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Prime Minister Ehud Olmert didn't mention Iran even once Tuesday during a poignant address at the Grunwald Train Station in Berlin, where some 50,000 Jews were deported more than half-a-century ago to concentration camps and ghettoes in the east.
But he didn't have to.
Iranian President Mahmoud Ahmadinejad's presence loomed large at the ceremony, even without reference to him or his calls to destroy Israel or his Holocaust denial conference or his menacing march toward nuclear weapons.
Olmert didn't mention Ahmadinejad even once, but it was clear that he was on his mind when the prime minister said that the Jewish people had "learned and memorized" the lessons of the Holocaust: "the weak and defenseless are doomed."
"Doomed are those who do not believe those who threaten to eradicate them." said Olmert, as if he were speaking directly to the Iranian president, as if Ahamdinejad was standing just on the other side of the railroad tracks upon which Jews were sent to their deaths.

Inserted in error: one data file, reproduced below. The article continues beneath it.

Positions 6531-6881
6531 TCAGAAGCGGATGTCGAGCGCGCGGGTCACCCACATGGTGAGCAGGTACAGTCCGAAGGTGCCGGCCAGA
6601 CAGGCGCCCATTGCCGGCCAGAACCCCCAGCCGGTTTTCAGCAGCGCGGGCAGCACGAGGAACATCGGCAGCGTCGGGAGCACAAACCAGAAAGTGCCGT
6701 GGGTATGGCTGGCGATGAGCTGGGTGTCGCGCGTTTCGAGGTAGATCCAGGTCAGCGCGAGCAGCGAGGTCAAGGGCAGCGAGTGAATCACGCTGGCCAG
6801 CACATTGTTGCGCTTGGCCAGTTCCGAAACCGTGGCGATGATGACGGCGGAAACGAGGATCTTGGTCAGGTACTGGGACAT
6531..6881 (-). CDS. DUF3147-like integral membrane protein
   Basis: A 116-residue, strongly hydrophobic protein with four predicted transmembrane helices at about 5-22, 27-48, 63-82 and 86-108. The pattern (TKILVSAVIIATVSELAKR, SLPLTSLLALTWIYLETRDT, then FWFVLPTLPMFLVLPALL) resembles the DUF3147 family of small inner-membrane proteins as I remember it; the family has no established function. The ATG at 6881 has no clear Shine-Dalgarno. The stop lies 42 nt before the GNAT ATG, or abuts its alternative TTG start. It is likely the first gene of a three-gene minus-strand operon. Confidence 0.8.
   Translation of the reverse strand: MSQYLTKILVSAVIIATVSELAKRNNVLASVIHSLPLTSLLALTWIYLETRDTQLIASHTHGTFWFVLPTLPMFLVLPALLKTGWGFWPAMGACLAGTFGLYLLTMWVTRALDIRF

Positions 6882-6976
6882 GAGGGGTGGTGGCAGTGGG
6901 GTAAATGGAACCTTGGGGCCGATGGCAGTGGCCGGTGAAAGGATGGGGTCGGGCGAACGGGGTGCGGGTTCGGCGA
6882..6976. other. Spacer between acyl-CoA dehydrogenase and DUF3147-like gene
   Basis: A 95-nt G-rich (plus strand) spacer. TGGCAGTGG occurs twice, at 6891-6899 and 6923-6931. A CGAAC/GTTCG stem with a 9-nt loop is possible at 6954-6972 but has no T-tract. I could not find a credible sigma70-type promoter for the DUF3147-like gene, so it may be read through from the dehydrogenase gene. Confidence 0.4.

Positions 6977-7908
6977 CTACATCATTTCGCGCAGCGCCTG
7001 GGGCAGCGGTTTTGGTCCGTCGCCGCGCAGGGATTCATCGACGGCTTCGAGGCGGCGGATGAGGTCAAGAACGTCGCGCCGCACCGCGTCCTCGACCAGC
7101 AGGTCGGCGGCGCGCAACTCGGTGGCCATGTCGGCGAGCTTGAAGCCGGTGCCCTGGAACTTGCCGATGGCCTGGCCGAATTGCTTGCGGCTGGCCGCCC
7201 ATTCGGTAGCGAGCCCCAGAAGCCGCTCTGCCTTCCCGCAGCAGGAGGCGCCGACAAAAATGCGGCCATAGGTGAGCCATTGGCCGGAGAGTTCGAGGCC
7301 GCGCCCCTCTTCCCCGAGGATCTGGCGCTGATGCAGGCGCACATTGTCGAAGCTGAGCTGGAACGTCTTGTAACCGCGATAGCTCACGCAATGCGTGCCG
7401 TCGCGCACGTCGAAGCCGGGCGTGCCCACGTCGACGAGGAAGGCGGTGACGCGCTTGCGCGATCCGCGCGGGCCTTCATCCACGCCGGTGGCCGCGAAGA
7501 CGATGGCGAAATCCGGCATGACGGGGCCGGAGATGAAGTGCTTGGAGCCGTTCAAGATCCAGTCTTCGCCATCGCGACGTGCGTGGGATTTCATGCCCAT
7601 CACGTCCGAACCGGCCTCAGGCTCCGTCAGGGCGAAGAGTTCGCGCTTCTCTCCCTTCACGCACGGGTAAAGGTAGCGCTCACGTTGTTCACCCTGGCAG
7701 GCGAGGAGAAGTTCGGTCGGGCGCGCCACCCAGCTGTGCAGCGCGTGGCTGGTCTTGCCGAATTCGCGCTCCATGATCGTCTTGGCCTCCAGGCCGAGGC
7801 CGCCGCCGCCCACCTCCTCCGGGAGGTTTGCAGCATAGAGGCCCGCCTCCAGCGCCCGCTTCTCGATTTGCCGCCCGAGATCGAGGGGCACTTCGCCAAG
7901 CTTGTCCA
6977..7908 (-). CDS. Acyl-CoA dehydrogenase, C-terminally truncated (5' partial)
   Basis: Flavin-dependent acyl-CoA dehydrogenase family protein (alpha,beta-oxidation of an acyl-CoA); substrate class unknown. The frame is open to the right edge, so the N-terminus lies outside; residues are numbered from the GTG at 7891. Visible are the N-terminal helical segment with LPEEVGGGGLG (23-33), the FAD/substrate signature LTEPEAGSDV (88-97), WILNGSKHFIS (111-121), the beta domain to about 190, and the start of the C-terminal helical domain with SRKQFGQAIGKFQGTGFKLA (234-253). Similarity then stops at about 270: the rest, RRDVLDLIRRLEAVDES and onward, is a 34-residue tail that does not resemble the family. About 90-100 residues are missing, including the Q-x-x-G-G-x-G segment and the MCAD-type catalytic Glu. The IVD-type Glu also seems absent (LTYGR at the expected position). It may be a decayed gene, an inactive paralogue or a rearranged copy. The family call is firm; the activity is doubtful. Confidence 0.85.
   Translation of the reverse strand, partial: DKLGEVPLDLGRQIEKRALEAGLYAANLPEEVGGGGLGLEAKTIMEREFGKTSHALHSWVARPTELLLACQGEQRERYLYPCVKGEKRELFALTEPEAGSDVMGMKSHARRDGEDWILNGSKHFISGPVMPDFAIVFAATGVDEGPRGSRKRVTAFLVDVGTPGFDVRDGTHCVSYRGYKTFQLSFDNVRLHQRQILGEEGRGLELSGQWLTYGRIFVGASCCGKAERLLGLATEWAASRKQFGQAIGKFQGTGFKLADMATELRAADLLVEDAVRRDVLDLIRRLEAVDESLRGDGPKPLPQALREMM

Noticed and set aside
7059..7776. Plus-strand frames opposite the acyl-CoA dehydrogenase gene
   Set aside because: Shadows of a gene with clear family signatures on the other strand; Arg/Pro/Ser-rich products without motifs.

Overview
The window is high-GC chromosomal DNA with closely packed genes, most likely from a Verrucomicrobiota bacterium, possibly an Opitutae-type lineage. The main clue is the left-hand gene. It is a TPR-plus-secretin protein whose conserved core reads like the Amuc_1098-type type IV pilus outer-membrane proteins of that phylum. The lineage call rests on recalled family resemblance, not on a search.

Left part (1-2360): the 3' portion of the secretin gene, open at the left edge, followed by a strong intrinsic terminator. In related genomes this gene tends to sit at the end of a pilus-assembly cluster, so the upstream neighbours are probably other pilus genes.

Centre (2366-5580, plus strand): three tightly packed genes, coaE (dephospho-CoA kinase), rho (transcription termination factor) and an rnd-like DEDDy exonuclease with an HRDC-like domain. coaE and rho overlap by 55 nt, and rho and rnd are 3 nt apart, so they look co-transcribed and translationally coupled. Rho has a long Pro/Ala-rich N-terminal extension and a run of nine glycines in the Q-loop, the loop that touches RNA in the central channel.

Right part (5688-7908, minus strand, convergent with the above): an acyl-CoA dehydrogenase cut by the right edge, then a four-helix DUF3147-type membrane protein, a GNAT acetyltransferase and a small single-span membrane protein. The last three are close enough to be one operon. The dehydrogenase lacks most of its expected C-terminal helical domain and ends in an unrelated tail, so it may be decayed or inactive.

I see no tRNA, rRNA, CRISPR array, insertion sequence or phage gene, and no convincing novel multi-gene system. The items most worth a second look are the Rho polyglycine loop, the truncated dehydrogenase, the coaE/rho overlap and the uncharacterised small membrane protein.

"Doomed, said Olmert, "are those who remain complacent and do not prepare themselves to thwart the danger. Doomed are those who entertain the false illusion that they could escape harm and that they could rely on the mercy of strangers." The echo of the Holocaust, its lessons, are "always with us," Olmert said. "The memory train follows every Jew, everywhere, all the time. I, who was born in my homeland after the Holocaust, know full well why- here and now- I remember my home, Israel. I know full well why my home is so dear and precious to me."
There was something chilling about Olmert's words, delivered on a bitter-cold Berlin morning on a train platform lined with dozens of individual plaques commemorating the dates of various transports to the east. Unlike in years past, where lessons-to-be-learned-from-the-Holocaust speeches at memorial ceremonies such as these had a certain perfunctory ring to them, this time things are different.
Olmert was ostensibly speaking of an evil that occurred more than 60 years ago, but in the current context of Iran and its threats it is clear that he was not speaking only of the then and there, but also referring to the hear and now.
With Ahmadinejad lurking around the corner, speeches about the need to internalize the lessons of the Holocaust - especially when uttered by an Israeli leader on German soil - suddenly become real and horribly immediate.
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